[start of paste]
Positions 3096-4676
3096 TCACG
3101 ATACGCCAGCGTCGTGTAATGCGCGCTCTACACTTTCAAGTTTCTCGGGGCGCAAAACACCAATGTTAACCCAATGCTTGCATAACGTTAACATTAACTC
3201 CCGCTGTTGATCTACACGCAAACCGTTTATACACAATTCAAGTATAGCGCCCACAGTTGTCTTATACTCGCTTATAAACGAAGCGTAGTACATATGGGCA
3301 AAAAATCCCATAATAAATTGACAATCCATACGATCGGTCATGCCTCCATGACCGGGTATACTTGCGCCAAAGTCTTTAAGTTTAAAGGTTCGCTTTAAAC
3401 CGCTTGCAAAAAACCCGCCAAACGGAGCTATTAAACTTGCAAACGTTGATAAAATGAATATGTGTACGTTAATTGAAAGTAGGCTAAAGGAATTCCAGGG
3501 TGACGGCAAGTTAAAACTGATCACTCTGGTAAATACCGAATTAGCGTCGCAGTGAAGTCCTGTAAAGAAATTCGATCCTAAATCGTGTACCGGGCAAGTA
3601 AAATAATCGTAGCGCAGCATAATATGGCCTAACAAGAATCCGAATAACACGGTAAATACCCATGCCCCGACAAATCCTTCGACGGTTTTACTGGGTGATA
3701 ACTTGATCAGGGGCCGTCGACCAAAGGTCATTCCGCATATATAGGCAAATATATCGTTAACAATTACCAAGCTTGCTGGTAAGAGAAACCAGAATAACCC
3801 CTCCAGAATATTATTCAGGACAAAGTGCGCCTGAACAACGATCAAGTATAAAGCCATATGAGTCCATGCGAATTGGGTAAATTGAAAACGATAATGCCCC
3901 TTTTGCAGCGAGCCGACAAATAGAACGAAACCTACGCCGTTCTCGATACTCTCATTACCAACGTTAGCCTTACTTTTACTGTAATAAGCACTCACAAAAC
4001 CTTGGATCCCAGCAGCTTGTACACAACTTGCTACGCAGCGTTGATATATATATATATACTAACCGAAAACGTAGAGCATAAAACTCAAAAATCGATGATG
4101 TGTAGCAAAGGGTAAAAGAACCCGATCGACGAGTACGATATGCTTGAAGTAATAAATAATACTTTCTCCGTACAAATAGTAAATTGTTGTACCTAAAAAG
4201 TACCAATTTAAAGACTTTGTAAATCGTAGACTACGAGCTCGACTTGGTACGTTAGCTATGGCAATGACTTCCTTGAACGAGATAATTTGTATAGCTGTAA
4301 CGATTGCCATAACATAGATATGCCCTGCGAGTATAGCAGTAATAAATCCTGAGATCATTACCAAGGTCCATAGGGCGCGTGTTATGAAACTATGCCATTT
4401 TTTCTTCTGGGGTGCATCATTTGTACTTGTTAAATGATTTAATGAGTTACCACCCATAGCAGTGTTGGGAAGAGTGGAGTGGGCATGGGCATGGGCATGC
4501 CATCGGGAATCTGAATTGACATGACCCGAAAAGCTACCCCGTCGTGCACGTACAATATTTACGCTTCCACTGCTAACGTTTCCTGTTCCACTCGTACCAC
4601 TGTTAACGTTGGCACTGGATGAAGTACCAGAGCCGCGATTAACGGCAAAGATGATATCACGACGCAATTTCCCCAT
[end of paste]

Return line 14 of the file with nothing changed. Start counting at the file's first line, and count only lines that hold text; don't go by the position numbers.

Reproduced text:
4201 TACCAATTTAAAGACTTTGTAAATCGTAGACTACGAGCTCGACTTGGTACGTTAGCTATGGCAATGACTTCCTTGAACGAGATAATTTGTATAGCTGTAA